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Meh-Coach

CHESTER, PA - JULY 25: Steven Beitashour gets congratulated for letting the world know he ran 3.5 miles during the All-Star game (Photo by Jeff Zelevansky/Getty Images)
CHESTER, PA - JULY 25: Steven Beitashour gets congratulated for letting the world know he ran 3.5 miles during the All-Star game (Photo by Jeff Zelevansky/Getty Images)
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I guess like everyone who has an MLS podcast or blogs about the league, I'm not one to get excited about All-Star games. But as a stats geek, the notion of adidas providing a means of tracking player movement, activity and other sundry stats, I have to say I was intrigued. Now that the game is over, I can't help but feel adidas over promised and under delivered. With so much publicity going into the miCoach Elite System debut at the MLS All-Star game, I really expected something much more substantive.
For instance, if you look at this graphic from the adidas soccer Facebook page, you'll notice that it shows totals for only a handful of players. Absent are not only the more recognizable MLS All-Stars (ex. Landon Donovan, David Beckham, Dwayne De Rosario) but the entire Chelsea squad.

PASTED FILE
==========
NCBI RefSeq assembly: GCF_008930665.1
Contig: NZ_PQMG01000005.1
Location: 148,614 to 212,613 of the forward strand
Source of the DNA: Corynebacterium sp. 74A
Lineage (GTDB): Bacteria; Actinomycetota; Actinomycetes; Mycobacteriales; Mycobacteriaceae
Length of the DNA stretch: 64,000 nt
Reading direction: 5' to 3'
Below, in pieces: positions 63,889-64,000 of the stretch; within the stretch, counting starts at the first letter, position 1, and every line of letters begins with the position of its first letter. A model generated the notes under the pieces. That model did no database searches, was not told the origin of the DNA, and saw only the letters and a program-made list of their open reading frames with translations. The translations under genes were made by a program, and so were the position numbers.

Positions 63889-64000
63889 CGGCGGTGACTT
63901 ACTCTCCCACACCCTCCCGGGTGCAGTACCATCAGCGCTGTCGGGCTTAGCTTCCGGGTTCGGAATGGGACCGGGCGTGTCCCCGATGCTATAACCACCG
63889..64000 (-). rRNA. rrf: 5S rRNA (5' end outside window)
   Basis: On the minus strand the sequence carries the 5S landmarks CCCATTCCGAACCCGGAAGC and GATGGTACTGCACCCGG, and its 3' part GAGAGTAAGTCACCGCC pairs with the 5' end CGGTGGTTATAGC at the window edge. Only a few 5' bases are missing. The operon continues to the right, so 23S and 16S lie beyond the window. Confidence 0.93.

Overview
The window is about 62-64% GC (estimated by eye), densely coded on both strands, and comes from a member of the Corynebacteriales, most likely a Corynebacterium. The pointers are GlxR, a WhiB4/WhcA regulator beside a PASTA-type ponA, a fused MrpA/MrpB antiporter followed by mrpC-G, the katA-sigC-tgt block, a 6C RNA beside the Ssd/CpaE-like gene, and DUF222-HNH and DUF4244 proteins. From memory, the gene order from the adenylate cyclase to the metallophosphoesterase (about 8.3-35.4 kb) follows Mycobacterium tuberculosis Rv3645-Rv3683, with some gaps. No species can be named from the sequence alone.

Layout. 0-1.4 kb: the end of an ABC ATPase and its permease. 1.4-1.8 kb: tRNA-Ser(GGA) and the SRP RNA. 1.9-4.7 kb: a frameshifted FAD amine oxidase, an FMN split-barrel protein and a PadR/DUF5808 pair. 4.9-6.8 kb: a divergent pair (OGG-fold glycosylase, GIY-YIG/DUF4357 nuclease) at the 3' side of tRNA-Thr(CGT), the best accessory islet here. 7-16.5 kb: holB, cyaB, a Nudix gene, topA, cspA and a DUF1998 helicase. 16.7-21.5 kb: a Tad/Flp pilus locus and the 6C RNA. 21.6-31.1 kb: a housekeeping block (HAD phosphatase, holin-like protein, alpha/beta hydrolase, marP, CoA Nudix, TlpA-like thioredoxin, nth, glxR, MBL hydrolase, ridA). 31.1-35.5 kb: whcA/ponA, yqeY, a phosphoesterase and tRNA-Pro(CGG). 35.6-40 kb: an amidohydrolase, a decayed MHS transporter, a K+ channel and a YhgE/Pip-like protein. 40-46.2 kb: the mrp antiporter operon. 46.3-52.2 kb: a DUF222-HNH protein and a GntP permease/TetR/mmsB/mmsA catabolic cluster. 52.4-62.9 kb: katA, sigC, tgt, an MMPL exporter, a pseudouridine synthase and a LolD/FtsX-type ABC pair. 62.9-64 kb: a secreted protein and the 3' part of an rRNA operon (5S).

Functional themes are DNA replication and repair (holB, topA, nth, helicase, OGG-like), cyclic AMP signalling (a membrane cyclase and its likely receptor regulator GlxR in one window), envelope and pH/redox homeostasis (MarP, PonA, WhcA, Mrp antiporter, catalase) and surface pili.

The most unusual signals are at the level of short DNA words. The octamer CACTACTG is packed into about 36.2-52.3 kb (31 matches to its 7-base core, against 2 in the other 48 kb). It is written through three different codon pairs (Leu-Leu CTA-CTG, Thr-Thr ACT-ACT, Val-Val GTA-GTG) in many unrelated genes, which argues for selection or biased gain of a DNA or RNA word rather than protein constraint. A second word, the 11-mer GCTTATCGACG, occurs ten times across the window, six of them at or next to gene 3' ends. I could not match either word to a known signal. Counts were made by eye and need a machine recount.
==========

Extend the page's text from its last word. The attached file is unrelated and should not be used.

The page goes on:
Further, the stats that you do see lack context. Chris Pontius reached a peak of 20 miles an hour but we don't know at what point he ran that fast or for long.
As a personal disclaimer, I've been using the micoach Speed Cell for a few weeks now. I previously used Nike-plus but in recovering from a freak injury, my orthopedic surgeon recommended I try a specific adidas shoe. So I made the switch and I'm quite happy with it. For whatever reason running is infinitely more fun with a little technology baked in.
At any rate, the inclusion of the adidas elite system into all MLS league games next year could be something truly special. But it all remains to be seen what information will be tracked, who will have access to it (fans? front offices?) and how reliable the information is.